Your top Web 2.0 apps?

If we ignore the fact that the term Web 2.0 is controversial for all kinds of reasons and concentrate on the applications themselves, which Web 2.0 apps (using the broadest possible definition) do you use most?

I use:

  1. my blog and podcast software all the time (they are run out of WordPress)
  2. my Flickr account regularly to post photos
  3. Google’s Docs and Spreadsheets frequently for collaboration or sharing of documents
  4. Google’s Calendar to synch with my laptop and mobile phone calendars
  5. Technorati, PubSub and Google’s Blogsearch to subscribe to RSS searches
  6. Flock as my main browser of choice (primarily because of the Flickr and integration) – I also use Firefox, Camino, Safari and IE7
  7. Feedburner to burn and track my feeds
  8. NetNewsWire, Google Reader and iTunes to consume my feed list
  9. TechMeme, Megite and TailRank for keeping up with tech news
  10. very occasionally to store URLs for items I have found interesting

What cool Web 2.0 apps am I not using that I should be using? What are your favourite Web 2.0 apps?

13 thoughts on “Your top Web 2.0 apps?”

  1. Good point on GMail Jake – I use both GMail and Yahoo! Mail but I rarely use their browser interface, using instead the POP interface through my Mail app

  2. Blogger (tho’ I’m going to change that, whenever I get the time)
    Flickr (a pro account used as backup for my iPhoto Library)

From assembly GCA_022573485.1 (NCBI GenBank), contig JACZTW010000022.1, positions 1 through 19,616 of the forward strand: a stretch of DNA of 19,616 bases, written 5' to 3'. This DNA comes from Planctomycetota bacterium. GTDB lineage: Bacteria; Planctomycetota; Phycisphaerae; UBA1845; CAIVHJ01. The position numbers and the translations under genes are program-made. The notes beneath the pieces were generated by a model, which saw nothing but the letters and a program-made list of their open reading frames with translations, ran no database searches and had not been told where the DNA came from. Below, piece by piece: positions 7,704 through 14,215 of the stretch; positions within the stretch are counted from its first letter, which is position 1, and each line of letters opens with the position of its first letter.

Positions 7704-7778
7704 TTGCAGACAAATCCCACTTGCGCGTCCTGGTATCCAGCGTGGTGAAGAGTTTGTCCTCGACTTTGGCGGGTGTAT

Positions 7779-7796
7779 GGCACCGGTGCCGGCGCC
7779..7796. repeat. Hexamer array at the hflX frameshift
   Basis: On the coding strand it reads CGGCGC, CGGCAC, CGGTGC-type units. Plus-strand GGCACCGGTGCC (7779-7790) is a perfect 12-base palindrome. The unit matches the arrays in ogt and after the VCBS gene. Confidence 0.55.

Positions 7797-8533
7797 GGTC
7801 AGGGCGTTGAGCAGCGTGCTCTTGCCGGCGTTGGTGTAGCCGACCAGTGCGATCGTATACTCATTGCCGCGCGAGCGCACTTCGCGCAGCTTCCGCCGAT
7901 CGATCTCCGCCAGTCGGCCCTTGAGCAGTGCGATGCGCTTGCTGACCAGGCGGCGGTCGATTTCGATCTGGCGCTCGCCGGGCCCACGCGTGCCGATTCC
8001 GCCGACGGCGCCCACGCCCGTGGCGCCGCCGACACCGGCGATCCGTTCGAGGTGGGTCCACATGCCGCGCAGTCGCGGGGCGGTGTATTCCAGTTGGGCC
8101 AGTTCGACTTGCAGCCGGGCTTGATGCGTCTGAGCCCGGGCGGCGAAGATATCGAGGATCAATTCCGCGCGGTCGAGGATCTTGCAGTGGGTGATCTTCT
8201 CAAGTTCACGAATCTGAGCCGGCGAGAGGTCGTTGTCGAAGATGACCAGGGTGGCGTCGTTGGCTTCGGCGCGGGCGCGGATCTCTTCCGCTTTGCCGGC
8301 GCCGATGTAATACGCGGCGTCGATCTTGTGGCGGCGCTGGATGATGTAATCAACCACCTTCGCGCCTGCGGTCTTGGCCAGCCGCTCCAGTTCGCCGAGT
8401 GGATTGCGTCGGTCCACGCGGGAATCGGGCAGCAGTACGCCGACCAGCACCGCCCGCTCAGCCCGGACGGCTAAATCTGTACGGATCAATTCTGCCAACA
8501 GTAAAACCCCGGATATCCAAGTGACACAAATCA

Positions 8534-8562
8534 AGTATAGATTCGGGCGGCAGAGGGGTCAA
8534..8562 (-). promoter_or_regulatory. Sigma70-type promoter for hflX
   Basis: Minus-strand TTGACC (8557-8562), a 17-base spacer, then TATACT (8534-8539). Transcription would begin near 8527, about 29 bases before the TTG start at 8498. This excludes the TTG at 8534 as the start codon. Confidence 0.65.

– Safari for RSS as well as being my first choice browser. I’ve tried a couple of stand-alone readers (most notably Vienna), but I keep going back to Safari.
    .Mac. It has its detractors, but I really like the functionality of its webmail, and the way it just works seamlessly with the iApps. When my daughter was born last August, I had an album of her first photos published on the web within a oouple of hours. Also, I find the synching feature really handy.
    Yojimbo. Not sure if this meets your definition of a Web 2.0 app, but having discovered it a few months ago, couldn’t live without it now. A little extra off-site storage is always a good thing.

  3. This was going to be a very long list, so I’ve cut it down to just the “bare necessities”.

    WordPress, for my blog.
    Zooomr, for my photos.
    Newsvine, for my news., for some of my bookmarks.
    Remember the Milk, for my to-do list.
    Bloglines and NewsGator, currently battling to be my #1 feed reader.
    Google Personalized Home and Netvibes, currently battling to be my #1 start page.
    Google Video, YouTube, and QuickTime Movie Trailers, for my videos and movie trailers.
    iTunes, for my music and podcasts.
    Google Docs and Spreadsheets, for my docs and spreadsheets.
    Google-Yahoo Traffic Maps, to view current U.S. traffic conditions.
    OpenDNS, to “make [my] Internet experience safer, faster and smarter for [myself] and everyone else on [my] network.”
    Inquisitor, for when I’m too lazy to open more than one search engine.
    Wikipedia, as a [frequently] reliable encyclopedia with an abundance of information., not necessarily “Web 2.0”, but every little bit helps.

  4. Yahoo and Gmail mail, Skype for telephone and IM, wordpress for blogging, Flickr for photos, pixoh for online photo editing, Gspace or for large files storage, Google Maps, bloglines for RSS, Feedburner for landing page, delicious or technorati to save bookmarks, revver for video storage.

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